House buying and selling. Cited among the most stressful things you can do, how can you soften the pain of home moving? Trinity Mirror's Stephen Hurrell offers some solutions to the five biggest reasons that your sale could fall through. From hitches with surveys to buyer commitment issues, the problems that could hinder your transaction are various. Research shows that up to 36 percent of all house sales fall through each year, which is approximately 300,000 failed transactions.
In March last year Royal Bank of Scotland and NatWest announced that it was closing 148 of its branches. A further 197 branch closures were announced by NatWest in December – that’s a lot of disgruntled customers and empty buildings. Nine of those buildings appeared in SDL Auctions catalogue in December including the former NatWest in Bingham, which was snapped up prior to the actual sale.
If you are looking to get a foot on the property ladder then one of these Nottingham homes could help you achieve your dream. The brand new homes are all priced at under £100,000 and are available to buy either outright, or a percentage of under the shared ownership scheme. Shared ownership offers house hunters the chance to buy a share of the house, usually between 25 percent and 75 percent of the value of the house. The householder then pays rent on the remaining share.
Muck Rack makes it simple to find people, tweets, or articles that mention any name, keyword, company, hashtag etc. We've compiled this guide to help you make the most of your search.
Selecting a term
Start searching tweets, articles from media outlets, articles mentioned in tweets, journalists'
names, titles and bios with some suggested searches:
Companies or Topics (e.g. iPhone, Microsoft)
Phrases (e.g. "cloud computing") — use quotes to keep the terms together
Twitter handles (e.g. @username) — returns those who have mentioned or replied to
Names (e.g. "David Pogue")
Hashtags (e.g. #sxsw, #london2012)
Bio details (e.g. vegan, Olympics, father)
Muck Rack's Advanced Search allows for many boolean operators.
Find results that mention multiple specified terms, use AND or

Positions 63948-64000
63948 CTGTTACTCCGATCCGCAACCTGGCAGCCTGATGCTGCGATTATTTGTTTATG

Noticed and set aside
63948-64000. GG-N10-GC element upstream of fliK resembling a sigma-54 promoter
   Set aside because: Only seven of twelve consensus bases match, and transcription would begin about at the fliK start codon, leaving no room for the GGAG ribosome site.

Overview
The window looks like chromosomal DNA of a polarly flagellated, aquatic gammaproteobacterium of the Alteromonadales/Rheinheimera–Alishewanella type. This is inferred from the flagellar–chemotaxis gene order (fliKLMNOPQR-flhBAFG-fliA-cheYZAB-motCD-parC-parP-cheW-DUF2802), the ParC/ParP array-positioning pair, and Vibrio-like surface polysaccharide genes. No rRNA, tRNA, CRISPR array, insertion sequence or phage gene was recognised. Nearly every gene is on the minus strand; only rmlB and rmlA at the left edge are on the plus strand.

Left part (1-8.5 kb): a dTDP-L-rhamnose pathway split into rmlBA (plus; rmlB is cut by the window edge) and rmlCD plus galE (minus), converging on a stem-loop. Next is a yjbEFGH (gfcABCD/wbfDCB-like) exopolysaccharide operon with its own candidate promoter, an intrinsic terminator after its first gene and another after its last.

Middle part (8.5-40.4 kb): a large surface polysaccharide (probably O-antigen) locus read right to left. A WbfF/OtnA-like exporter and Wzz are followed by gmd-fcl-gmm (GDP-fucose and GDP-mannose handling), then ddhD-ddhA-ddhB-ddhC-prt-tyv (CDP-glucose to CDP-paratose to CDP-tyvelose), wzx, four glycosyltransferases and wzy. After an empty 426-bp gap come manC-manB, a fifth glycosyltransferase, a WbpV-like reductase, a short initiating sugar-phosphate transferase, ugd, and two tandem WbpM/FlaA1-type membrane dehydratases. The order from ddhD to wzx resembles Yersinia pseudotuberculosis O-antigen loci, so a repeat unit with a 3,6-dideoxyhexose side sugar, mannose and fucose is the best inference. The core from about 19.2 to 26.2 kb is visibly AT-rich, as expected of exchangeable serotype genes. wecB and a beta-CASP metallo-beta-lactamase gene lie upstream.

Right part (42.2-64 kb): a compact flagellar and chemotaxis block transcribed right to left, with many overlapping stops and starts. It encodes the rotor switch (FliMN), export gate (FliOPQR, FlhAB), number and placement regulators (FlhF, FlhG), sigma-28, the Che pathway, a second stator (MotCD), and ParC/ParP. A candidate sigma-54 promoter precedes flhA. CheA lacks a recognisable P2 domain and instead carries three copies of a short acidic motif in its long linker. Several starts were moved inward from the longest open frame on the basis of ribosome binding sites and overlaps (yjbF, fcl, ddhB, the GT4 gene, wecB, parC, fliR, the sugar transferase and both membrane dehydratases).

+. For example, ensure each result contains both Elon Musk and Mark Zuckerberg by
searching Musk AND Zuckerberg or Musk + Zuckerberg.
Use the operators OR or , to broaden your search when you'd like either of
multiple terms to appear in results. (This is the default behavior of our search when no operators
are used). For example, results will contain either cake or cookie by searching cake OR cookie or cake,cookie
Use NOT or - to subtract results from your search. For
example, searching Disney will yield results about the Walt Disney Company as well as Walt Disney
World Resort. To exclude mentions of Disney World, search for Disney -World or Disney
When using one of these operators with a phrase, enclose it in quotation marks. For example, you can
find results about smartphones excluding Apple's iPhone 4S by searching smartphone -"iPhone
Exact case matching or punctuation
If you're searching for a brand name or keyword that relies on specific punctuation marks or capitalization, you can
find results that match your exact query by adding matchcase: before the keyword you're searching for, like matchcase:E*TRADE .
Use parentheses to separate multiple
boolean phrases. For example, to find journalists talking about having fun in Disney World or
Disneyland, search for ("disney world" OR disneyland) AND fun.
An asterisk can be used to search for any variation of a root word truncated by the asterisk. For example, searching for admin* will return results for administrator, administration, administer, administered, etc.
A near operator is an AND operator where you can control the distance between the words. You can vary the distance the near operation uses by adding a forward slash and number (between 0-99) such as strawberries NEAR/10 "whipped cream", which means the strawberries must exist within 10 words of "whipped cream".